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By the ’80s, hip-hop finally emerged as a recorded medium, led by the Sugarhill Gang’s “Rapper’s Delight” (a song that probably should have included a prominent “featuring Chic” credit). Early on, rap made some use of the featured credit: Grandmaster Flash and the Furious Five’s 1982 single “The Message” name-checked both rapper Melle Mel and producer Duke Bootee on the label. And on their 1981 single “The Showdown,” the Sugarhill Gang made the artist credit part of the show: the song is officially by “The Furious Five Meets Sugarhill Gang.” Still, for most of rap’s first decade, most featured acts remained buried. Despite their prominence in the video, Aerosmith are not actually credited on Run-DMC’s No. 4 1986 hit “Walk This Way”; and on De La Soul’s 1988 R&B No. 1 “Me, Myself & I,” neither star producer Prince Paul nor special guest Q-Tip from A Tribe Called Quest (who is actually name-checked in the lyrics!) appears on the label. Heck, not even Vincent Price warranted a citation for his rap on Michael Jackson’s 1984 single “Thriller.”

Eventually, though, featured rappers became too prominent to ignore. Arguably, two hits set the template for commercial rap-and-pop crossover before “She Ain’t Worth It” came along. Chaka Khan’s No. 3 1984 smash “I Feel for You” (No. 1 R&B), was a pileup of guests, effectively a four-minute soul-rap revue. Khan’s name is rapped in a sampled loop at the record’s start by frequent Flash collaborator Melle Mel, even before the melody begins; that melody is kicked off by no less than Stevie Wonder on harmonica, and the bridge includes more rapping from Mel plus samples of Wonder’s 1963 No. 1 hit “Fingertips.” (As if all that wasn’t enough, the song was written by Prince.) As per 1984 standards, none of these artists is name-checked in the song’s credits. Were it to be issued today, “I Feel for You” would likely read “Chaka Khan featuring Stevie Wonder and Melle Mel.” (Even Prince might merit a topline credit.)* But regardless of the fine print, “I Feel for You” set an ’80s standard for showcasing featured performers and got the general public comfortable with hip-hop hybridity. The other standard-setter for pop-rap crossover actually did include a featured credit: the 1989 Top 10 hit “Friends,” by Jody Watley with Eric B. and Rakim. This solid slice of danceable R&B by the former Shalamar singer was made immortal by two long rap stretches by Rakim, widely regarded as the late ’80s king of flow. Even more than on “I Feel for You,” the way the rap segments are showcased on “Friends”—Watley producer André Cymone practically clears space in the mix for Rakim to spit and Eric B. to scratch—set a template and presaged what countless ’90s and ’00s hip-pop joints would sound like.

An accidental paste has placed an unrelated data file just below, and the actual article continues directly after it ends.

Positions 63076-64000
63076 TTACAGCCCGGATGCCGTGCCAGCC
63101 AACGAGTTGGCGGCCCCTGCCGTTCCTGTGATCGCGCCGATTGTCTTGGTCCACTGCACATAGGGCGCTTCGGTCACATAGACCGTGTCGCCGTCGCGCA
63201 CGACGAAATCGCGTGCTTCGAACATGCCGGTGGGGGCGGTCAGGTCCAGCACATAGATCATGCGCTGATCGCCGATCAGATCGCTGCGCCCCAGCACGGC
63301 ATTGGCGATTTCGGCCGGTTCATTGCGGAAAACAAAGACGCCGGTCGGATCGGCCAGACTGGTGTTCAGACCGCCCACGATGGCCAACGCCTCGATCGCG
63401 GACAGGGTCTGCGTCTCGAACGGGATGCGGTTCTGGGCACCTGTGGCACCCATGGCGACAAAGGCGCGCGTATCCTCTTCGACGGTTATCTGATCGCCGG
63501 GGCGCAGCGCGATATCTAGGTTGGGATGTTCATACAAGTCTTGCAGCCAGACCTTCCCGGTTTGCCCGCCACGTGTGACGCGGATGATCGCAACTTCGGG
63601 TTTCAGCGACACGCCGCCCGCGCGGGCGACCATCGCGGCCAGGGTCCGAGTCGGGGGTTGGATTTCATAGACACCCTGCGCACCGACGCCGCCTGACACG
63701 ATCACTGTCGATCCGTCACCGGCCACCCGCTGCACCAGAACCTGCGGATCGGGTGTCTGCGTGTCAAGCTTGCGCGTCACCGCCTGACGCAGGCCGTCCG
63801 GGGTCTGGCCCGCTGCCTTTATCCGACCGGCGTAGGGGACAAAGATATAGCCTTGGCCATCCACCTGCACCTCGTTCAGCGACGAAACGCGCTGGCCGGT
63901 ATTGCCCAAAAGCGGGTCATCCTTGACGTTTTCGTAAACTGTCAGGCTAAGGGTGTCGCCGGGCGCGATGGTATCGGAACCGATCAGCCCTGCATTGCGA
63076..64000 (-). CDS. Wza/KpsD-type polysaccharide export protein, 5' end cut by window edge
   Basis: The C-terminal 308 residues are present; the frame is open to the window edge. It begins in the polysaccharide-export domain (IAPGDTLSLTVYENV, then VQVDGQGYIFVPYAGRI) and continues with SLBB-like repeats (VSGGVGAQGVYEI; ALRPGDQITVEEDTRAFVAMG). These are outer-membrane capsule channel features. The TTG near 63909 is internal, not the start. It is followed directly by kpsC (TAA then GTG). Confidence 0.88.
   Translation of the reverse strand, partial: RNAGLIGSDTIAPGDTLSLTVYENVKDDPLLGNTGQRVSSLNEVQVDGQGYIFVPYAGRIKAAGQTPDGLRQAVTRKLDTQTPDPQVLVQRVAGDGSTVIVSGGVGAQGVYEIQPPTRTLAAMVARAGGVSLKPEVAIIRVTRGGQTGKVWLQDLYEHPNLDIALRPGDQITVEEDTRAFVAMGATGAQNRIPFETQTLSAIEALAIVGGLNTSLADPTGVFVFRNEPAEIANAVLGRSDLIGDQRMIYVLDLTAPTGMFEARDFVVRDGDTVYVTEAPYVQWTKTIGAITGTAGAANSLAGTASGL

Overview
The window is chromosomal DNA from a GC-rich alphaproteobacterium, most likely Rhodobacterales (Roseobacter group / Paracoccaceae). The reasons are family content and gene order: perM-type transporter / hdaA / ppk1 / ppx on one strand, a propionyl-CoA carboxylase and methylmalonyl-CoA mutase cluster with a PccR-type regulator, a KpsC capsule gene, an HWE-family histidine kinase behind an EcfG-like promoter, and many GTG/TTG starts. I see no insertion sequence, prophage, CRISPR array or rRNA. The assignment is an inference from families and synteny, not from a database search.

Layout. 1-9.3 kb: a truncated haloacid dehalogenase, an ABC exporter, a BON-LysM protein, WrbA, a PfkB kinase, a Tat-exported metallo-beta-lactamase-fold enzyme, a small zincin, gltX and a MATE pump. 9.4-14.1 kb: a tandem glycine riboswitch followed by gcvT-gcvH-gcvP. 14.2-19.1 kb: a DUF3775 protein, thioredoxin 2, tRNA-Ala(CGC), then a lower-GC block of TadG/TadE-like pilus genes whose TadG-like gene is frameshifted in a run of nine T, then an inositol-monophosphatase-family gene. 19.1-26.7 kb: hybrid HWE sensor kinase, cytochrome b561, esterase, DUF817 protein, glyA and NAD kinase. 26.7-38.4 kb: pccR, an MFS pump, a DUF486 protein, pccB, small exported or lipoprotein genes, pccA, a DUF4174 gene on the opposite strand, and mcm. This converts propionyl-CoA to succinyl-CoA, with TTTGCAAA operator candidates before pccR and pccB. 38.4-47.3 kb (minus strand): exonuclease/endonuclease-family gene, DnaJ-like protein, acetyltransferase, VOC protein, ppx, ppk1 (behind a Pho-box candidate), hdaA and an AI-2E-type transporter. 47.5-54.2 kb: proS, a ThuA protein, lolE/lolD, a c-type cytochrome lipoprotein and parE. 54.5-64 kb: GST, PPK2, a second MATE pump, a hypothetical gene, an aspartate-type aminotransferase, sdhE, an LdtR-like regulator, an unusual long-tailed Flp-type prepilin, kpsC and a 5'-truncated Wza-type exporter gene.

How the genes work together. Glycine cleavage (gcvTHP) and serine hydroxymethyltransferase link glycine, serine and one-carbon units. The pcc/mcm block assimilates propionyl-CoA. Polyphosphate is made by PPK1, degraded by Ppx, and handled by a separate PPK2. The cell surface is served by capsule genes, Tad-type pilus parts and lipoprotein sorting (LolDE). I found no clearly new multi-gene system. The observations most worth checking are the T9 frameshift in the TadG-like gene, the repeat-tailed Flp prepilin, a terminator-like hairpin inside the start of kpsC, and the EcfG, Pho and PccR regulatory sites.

Featured credits didn’t exactly become commonplace after “She Ain’t Worth It,” but as rap was finally embraced at the center of pop, such credits became less remarkable. Moralist bogeyman and 2 Live Crew leader Luther Campbell scored a Top 20 hit, the Springsteen-sampling “Banned in the U.S.A.,” under the nom de rap Luke featuring the 2 Live Crew. Neo-folkie Suzanne Vega was remixed by a British DJ duo calling themselves DNA and had a pop-house hit with “Tom’s Diner,” credited to DNA featuring Suzanne Vega. Before 1990 was over, the hip-house jam “Gonna Make You Sweat (Everybody Dance Now)” by C&C Music Factory featuring Freedom Williams hit the Hot 100, eventually reaching No. 1 in February 1991. Rapper Williams got the featured-credit treatment, but “Sweat” made headlines by failing to credit its singer Martha Wash due to her non–model-thin looks. However, Wash would be effectively avenged less than a year later, by another club banger that set a couple of new standards of its own.

Most of us now think of “Marky” Mark Wahlberg’s 1991 pop-rap hit “Good Vibrations” as the thing he did before modeling underwear, acting in movies, producing bro-y TV shows, and talking to animals. But the song has a legacy, thanks to its full artist credit: Marky Mark and the Funky Bunch featuring Loleatta Holloway. The explosive voice you hear on the song’s chorus belongs to the gospel-trained Holloway, in a sample from her 1980 club smash “Love Sensation”—a song that had also been featured in uncredited samples on hits by Black Box and Samantha Fox. After getting the Martha Wash–style brushoff on those earlier tracks, Holloway successfully pressured Wahlberg’s label to give her featured credit on “Vibrations.” In essence, Wash and Holloway were setting the ’90s template for the female hook singer—the inverse of the featured-rapper model à la Rakim and Bobby Brown. When “Good Vibrations” topped the Hot 100 in October 1991, Holloway became not only the first act given full artist credit for a sample on a No. 1 hit but also the first chart-topping hook singer (a crown that would have already gone to Wash if C&C Music Factory had done right by her).

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By the end of ’91, then, the two main models of featured-artist crossover on a big radio hit had been set: the featured bridge rapper, à la “She Ain’t Worth It,” and the featured hook singer, à la “Good Vibrations.” Each is a recipe for melodic, tempo, and genre crossover. The former model takes a fluffy pop song and adds a frisson of hip-hop edge; the latter takes a tart rap joint and leavens it with pop sweetness.